• Percentage of ulcer protection: Compared to the disease control group, the ulcer protection in ranitidine group was 67.9%; in groups treated with aqueous extract of MKL in doses of 200 and 400 mg/kg, it was 47.49% and 54.82%, respectively (Table 4).
Groups Ulcer index Statistical test F distribution and P value Interpretation

NC

0

One way

ANOVA

F (6,35)=

139.8

P < 0.001

The mean ulcer index between the groups was significantly different.

DC

3.76 ± 0.44

R20

1.21 ± 0.14

AEMK200

1.97 ± 0.26

AEMK400

1.7 ± 0.22

Table 5: Cold restraint model.

Group 1 Group 2 P value Interpretation

NC

DC

R20

AEMK200

AEMK400

<0.001

<0.001

<0.001

<0.001

The mean ulcer index in DC, R20, AEMK200, AEMK400 groups was significantly higher than the NC group.

DC

R20

AEMK200

AEMK400

<0.001

<0.001

<0.001

The mean ulcer index in R20,

AEMK200, AEMK400 groups was significantly lower than the DC group.

R20

AEMK200

AEMK400

<0.001

0.013

The mean ulcer index in AEMK200, AEMK400 groups was significantly higher than the R20 group

AEMK200

AEMK400

0.4

Mean ulcer index was comparable between AEMK200 and AEMK400 groups.

Table 6: Post hoc analysis using Tukey’s test.

Figure 1: Histopathological images of gastric mucosa after Hematoxylin-eosin staining under light microscope (pyloric ligation ulcer model).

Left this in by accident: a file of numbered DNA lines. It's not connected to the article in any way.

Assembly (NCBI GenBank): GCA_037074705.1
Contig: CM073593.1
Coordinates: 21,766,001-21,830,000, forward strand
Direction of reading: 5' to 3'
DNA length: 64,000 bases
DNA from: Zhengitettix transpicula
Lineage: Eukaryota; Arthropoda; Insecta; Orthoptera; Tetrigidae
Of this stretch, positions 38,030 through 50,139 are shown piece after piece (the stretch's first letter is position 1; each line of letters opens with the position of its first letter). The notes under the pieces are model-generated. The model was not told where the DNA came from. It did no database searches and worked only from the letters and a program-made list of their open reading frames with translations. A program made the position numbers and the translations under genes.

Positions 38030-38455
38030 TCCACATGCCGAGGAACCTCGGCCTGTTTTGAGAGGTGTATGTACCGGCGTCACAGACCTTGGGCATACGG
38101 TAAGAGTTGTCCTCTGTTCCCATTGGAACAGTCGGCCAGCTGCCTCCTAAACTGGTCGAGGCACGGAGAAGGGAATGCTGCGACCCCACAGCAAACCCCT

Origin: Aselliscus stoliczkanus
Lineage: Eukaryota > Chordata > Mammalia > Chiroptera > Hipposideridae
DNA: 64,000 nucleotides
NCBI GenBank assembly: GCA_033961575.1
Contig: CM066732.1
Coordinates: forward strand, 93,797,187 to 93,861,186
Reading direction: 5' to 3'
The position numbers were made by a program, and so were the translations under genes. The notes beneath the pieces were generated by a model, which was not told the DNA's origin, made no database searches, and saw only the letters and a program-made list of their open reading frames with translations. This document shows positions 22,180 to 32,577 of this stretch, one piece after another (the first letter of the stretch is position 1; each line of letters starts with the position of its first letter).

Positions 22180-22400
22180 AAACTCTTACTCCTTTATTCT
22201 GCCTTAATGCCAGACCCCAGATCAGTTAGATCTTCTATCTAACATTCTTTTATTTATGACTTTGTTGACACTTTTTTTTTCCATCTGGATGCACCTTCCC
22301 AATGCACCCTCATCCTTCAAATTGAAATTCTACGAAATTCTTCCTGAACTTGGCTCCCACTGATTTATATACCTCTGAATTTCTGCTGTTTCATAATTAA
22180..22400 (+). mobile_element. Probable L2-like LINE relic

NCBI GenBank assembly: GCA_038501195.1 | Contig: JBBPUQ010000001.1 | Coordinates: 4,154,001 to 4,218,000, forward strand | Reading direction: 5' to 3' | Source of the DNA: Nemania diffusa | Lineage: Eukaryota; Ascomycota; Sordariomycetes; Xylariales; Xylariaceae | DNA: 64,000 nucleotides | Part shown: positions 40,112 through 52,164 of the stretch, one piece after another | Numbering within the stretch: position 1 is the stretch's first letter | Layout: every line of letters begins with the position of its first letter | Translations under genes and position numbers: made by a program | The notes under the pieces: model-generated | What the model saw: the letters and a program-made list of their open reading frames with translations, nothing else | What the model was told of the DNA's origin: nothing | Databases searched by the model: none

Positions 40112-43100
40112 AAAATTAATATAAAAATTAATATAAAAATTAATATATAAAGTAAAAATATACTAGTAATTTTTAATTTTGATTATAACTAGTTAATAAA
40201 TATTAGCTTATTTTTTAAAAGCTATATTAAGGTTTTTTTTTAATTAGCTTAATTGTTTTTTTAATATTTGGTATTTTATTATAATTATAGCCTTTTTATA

Figure 2: Histopathological images of gastric mucosa after Hematoxylin-eosin staining under light microscope (Cold restraint stress induced ulcer model).

Cold Restraint stress induced ulcer model

  Docked structure of ligand-1 with HIV-1 capsid-A protein is presented at figure 1. It is observed that as our ligand is small it easily goes to the binding site. But it is too small to tightly fit to the binding cavity. As a result, binding energy is very small, only -4.9 kcal/mol. There is only one hydrogen bonding formation is observed which is presented in figure 2. This hydrogen bonding is made by a glutamate residue which is 155th residue. All other interactions are Van der Waals interaction. Though its binding energy is small, its binding frequency is very high, as high as 30.0%. It is because its size is very small and its charge density is very high. It has three interaction zones which is shown in HB plot presented in figure 3. Estimated inhibition constant for this ligand is 250 μ mole.

Docking results of Ligand-2 with HIV-1 CA protein

  Docked structure of ligand-2 is presented in figure 4 and interaction plot is presented in figure 5. Binding affinity of ligand-2 is -5.13 kcal/mol and binding frequency is 50.0% which is very high. Thus, ligand-2 is an improved inhibitor. It is observed that ligand-2 is attached to one side of the cavity. Thus, its binding frequency is very high. Inhibition constant of this ligand is 174.9 μ mole.

Figure 3: HB plot of ligand-1 with p24 HIV protein.

Figure 4: Docked structure of ligand-2 with p24 HIV protein.

Discussion

  The present study demonstrated the antiulcer activity of aqueous extract of leaves of MKL in animal models of pyloric ligation and cold restraint induced gastric ulcers. MKL leaf extract has demonstrated antiulcer activity in some animal studies. These plants are easily available throughout the country in abundance, thus, giving us the opportunity to develop a cheap and easily available alternative for management of peptic ulcers. Thus, these plants were chosen and their antiulcer efficacy was evaluated in comparison to that with ranitidine.